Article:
Shabbat Parashat Ki Tisa| 5765
One who was Checking Tefillin and Lost Them - Based on Piskei Din - Rabbinical Court of Yerushalayim - vol. I, pp.163-4
Case: The plaintiff (pl) sent a pair of parshiyot of tefillin with a messenger to a sofer to be checked, and they were lost. Pl says that the messenger said that the parshiyot were of the highest quality (worth $400). Since they also had sentimental value, pl asked for $1,000 dollars. The defendant (def) admits receiving the parshiyot and not being able to find them, but he claims that the messenger did not come to pick them up within the customary amount of time, which could be responsible for their having been lost. Def also says that he does not remember the quality of the parshiyot, but that old ones are rarely worth more than $100.
Interim Ruling: It is necessary to summon the messenger and ask him if he was told to pick up the parshiyot within a certain amount of time. If the time had not passed, then the sofer had the status of a shomer sachar (a paid watchman), who is responsible for theft and loss of the object he watches (Bava Metzia 80b). The logic of his being considered paid to watch is that a craftsman gains a livelihood from the busness arrangement, which includes the object being entrusted to him (see Tur, Choshen Mishpat 306). However, this relationship ends when the craftsman informs the owner of the object he is working on to come and pick up the object. From that point on, he is a shomer chinam (an unpaid watchman) who is exempt from payment on theft or loss. The K’tzot Hachoshen (305:2) rules that if the craftsman is unable to return the object for reasons beyond his control, then not only is he exempt from paying for the object, but he can demand payment for his work as well, as if he had returned the object.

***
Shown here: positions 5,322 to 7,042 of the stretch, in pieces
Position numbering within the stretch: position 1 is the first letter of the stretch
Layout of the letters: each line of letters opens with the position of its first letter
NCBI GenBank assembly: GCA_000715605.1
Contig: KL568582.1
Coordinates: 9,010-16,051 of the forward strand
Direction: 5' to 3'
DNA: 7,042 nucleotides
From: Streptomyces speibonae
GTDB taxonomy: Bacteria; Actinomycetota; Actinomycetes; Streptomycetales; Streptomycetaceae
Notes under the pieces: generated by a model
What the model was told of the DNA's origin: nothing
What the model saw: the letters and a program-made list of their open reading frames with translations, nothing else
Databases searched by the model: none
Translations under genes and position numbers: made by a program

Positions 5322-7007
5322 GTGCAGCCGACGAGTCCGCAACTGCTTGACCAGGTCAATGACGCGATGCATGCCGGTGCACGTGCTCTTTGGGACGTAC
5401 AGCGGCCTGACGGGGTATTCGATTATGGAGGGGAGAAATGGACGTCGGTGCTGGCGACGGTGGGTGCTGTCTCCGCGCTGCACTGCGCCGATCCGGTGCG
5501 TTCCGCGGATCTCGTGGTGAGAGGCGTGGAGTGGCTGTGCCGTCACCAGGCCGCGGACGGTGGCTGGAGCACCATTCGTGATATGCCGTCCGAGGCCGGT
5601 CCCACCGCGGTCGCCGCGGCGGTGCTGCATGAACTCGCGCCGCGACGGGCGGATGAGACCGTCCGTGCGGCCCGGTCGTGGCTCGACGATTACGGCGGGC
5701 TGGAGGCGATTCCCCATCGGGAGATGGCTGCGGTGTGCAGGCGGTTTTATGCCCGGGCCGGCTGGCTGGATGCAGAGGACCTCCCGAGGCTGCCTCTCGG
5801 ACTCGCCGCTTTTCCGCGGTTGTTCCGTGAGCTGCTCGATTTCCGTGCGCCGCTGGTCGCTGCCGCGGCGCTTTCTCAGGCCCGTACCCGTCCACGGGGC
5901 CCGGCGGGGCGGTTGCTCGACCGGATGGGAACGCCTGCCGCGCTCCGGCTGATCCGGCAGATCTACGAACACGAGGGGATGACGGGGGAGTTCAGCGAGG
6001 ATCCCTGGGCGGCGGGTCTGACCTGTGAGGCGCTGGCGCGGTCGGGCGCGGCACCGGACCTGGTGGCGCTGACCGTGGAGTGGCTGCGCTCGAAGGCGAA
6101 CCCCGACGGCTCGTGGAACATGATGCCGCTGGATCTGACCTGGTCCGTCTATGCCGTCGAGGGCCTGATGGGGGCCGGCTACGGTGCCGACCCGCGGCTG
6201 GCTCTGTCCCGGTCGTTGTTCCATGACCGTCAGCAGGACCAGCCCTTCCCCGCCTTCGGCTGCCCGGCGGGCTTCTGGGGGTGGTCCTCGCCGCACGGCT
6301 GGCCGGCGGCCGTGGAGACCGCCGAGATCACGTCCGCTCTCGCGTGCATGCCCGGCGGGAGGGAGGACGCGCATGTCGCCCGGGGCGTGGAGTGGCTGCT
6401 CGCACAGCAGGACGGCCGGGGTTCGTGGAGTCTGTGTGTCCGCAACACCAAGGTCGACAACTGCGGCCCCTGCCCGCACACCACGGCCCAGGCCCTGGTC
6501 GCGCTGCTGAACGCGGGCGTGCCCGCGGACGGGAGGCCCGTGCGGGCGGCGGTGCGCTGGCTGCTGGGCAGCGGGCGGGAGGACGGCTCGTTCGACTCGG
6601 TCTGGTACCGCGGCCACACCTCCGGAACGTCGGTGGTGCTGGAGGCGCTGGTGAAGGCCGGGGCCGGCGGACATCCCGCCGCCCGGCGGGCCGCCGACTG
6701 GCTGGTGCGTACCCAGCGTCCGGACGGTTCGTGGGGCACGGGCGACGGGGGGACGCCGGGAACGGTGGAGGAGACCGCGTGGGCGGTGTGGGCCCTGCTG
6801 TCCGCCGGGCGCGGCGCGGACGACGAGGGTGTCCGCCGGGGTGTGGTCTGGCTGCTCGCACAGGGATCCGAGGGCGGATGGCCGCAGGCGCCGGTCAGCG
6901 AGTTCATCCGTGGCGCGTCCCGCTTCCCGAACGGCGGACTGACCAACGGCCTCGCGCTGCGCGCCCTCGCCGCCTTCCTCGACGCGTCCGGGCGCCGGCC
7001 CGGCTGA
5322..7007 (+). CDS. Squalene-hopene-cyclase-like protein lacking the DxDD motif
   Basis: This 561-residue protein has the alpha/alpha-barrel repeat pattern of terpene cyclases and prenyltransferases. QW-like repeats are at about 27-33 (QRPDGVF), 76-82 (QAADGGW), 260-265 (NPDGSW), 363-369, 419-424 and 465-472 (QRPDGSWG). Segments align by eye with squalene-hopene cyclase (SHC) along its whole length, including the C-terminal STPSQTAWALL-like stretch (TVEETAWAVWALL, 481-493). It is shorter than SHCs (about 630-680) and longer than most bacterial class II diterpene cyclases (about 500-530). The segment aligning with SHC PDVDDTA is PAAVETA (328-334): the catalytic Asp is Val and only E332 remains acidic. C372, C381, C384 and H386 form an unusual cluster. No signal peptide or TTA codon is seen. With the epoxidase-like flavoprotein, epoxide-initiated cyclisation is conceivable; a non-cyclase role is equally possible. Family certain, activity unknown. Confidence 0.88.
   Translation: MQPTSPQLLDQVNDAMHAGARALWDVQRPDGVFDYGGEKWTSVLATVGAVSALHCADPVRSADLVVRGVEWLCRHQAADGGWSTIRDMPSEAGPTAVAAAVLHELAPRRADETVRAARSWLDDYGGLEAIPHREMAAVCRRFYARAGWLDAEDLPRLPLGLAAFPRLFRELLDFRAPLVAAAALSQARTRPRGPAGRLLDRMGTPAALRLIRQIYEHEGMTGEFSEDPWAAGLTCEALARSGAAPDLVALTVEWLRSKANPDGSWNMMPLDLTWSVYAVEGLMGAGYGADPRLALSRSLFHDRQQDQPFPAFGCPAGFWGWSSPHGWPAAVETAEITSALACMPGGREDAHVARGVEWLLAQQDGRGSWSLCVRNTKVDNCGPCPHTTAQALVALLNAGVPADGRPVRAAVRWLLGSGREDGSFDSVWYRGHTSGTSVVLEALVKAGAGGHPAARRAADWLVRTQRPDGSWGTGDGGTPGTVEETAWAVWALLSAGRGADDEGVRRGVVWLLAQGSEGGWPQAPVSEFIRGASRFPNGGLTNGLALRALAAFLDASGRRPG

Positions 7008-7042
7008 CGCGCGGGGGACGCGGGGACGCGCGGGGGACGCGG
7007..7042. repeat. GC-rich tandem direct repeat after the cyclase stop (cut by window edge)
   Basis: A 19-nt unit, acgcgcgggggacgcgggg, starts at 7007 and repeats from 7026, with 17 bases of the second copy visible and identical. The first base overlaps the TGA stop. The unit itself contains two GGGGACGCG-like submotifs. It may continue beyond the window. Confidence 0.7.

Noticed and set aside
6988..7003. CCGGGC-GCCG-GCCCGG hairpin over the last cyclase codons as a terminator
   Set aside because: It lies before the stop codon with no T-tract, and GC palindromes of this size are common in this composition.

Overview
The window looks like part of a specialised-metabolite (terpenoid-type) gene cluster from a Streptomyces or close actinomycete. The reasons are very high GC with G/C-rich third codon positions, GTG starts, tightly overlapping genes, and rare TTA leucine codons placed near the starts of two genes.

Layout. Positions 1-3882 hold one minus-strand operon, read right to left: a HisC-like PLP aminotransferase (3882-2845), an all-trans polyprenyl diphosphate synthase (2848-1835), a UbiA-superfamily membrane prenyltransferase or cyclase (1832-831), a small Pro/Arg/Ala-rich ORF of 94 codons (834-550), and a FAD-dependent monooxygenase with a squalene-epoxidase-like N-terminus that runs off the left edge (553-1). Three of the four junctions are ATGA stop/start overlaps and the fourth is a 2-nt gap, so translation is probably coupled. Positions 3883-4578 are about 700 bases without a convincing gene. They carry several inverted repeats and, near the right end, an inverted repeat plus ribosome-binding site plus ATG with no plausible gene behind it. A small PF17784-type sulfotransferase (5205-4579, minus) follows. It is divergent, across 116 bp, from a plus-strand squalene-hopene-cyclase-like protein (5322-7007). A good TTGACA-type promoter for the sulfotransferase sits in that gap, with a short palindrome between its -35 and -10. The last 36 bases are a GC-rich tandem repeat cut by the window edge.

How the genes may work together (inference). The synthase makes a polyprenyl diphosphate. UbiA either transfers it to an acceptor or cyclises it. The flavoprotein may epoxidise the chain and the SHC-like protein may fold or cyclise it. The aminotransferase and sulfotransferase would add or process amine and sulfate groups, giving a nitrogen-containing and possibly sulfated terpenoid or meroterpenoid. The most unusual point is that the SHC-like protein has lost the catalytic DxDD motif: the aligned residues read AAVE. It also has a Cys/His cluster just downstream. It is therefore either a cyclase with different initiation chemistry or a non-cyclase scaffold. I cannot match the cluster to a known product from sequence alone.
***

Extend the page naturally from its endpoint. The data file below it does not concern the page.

Therefore, if the messenger substantiates the claim that he was told to pick up the object, then the sofer should get his wages and be exempt from paying. If not, def has to pay, and it is unclear whether he will be able to demand payment for the work he did for pl. [Ed. Note- Although it is not clear from the written teshuva, it appears that both sides were willing to accept the testimony of the messenger as truth. Otherwise, the halacha would be much more intricate to determine.]
We also need to ask the messenger if he remembers the level of quality of the parshiyot inorder to determine how much def will have to pay, if indeed he must pay. If def wants, he can make payment for the lost parshiyot by supplying other ones of the same value (see Bava Kama 5b). [Ed note- Def is not responsible to pay for sentimental value, but only for monetary value.]
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